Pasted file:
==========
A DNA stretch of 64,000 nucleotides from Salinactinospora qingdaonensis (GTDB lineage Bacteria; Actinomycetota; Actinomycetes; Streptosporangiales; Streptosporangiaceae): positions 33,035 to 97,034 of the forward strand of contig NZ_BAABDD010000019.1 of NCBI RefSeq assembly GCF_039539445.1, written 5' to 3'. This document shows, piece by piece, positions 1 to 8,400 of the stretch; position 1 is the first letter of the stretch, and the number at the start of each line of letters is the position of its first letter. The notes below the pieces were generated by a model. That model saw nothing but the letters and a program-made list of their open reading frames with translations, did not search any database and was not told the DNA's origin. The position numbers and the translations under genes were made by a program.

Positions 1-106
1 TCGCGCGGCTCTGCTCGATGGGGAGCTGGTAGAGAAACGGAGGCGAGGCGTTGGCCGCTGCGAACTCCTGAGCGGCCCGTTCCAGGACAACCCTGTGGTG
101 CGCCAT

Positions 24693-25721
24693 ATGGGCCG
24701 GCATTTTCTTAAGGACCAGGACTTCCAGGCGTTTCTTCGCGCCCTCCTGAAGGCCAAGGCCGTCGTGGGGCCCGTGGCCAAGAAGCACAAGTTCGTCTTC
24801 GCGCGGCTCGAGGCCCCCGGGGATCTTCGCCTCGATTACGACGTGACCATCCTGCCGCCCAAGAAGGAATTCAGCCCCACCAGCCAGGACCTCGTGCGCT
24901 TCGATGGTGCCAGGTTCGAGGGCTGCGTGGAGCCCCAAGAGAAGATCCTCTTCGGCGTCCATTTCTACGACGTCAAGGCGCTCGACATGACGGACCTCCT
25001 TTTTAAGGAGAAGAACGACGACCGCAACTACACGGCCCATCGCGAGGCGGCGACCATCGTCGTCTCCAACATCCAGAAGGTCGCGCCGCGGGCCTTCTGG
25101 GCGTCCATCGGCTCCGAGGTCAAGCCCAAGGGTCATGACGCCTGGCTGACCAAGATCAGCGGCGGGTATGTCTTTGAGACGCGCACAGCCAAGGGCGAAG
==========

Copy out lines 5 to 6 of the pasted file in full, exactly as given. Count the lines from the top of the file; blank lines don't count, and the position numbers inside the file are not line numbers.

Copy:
Positions 24693-25721
24693 ATGGGCCG